Those brain templates allow music’s “meaning” to penetrate even via a one-dimensional mono or two-dimensional flat stereo, and even when the sound quality is very poor.
But you can’t develop a well defined new template without an external help, a lot of practice and a set of high resolution technical tools.
An example of the latter: just try to learn a foreign language via long distance phone calls.
That’s why Smyth Research were originally approached for the Japanese language learning kit.
And that’s why we’ve got the High End Audio.
To people who are not genuinely interested in future musical personal development the High End Audio is useless pieces of scrap metal and wood.
That’s why we don’t really see any interest to high performance audio from the general public.
On the other hand, an attempt of the High End Audio industry to push its wares as status symbols was very shortsighted: you can’t wear a loud-speaker on your wrist.
During that “Golden Era of High End Audio” a lot of customers under the spell of some elevated promises about sonic Nirvana were buying some audio equivalents of microscopes and tried to drive the “musical nails” with them…while the latter endeavor would have been much more successful if those customers would had been using an audio equivalent of a sledgehammer (ok, with a 24-carat gold head, considering how much the customers were willing to spend).
By the way, a few weeks ago during my meeting with a head of a widely known (in narrow circles) Russian High End Audio company, which distributes a lot of esoteric gear, he told me that I must listen to a recording which really excited him at that moment.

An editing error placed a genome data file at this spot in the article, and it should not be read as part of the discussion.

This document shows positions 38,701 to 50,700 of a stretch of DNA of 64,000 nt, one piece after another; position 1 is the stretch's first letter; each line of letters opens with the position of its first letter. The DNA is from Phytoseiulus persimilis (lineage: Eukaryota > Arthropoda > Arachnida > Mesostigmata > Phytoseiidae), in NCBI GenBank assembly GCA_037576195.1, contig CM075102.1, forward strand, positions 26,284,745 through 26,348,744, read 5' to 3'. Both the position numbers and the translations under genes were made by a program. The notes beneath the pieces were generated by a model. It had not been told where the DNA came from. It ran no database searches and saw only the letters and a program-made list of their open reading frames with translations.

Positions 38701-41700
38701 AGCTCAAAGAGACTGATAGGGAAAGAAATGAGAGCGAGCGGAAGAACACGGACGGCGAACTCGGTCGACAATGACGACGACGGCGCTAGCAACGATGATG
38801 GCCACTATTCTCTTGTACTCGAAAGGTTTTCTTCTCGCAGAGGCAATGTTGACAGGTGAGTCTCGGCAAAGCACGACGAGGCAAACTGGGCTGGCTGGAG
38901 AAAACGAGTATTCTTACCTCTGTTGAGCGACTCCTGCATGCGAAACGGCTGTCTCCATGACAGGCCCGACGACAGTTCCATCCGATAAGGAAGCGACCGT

I diligently followed his tip, and … it was a piece of music I’ve been listening to when I was…ok, nineteen.
If the High End Audio distributors are totally oblivious of the main application for their own devices then how can we blame the ordinary folks who accidentally caught an audiophile bug?!
On the other hand, the most of the High End Audio companies who do know what they are doing are afraid to openly state that original function of their products and, by implication, their limited appeal, so they’ll not loose (a vast majority) of their sales.
But, there is no escape, as that unresolved cognitive dissonance due to a paradox between the intended High End Audio products’ main function (“a musical microscope” of a mature adult) and their actual use (“a musical sledgehammer” of an immature teenage rebel) is the biggest reason why the High End Audio is in such a decline at the moment.
As for us, the intended main application of StereoPravda’s products corresponds with the traditional High End Audio’s original main function: to master new musical languages, so we are ready to admit that there is an intended main application of our devices – they are built for those who are not afraid to open, over and over again, a new chapter in their musical life.
And, by the way, “serious” classical music is my next frontier…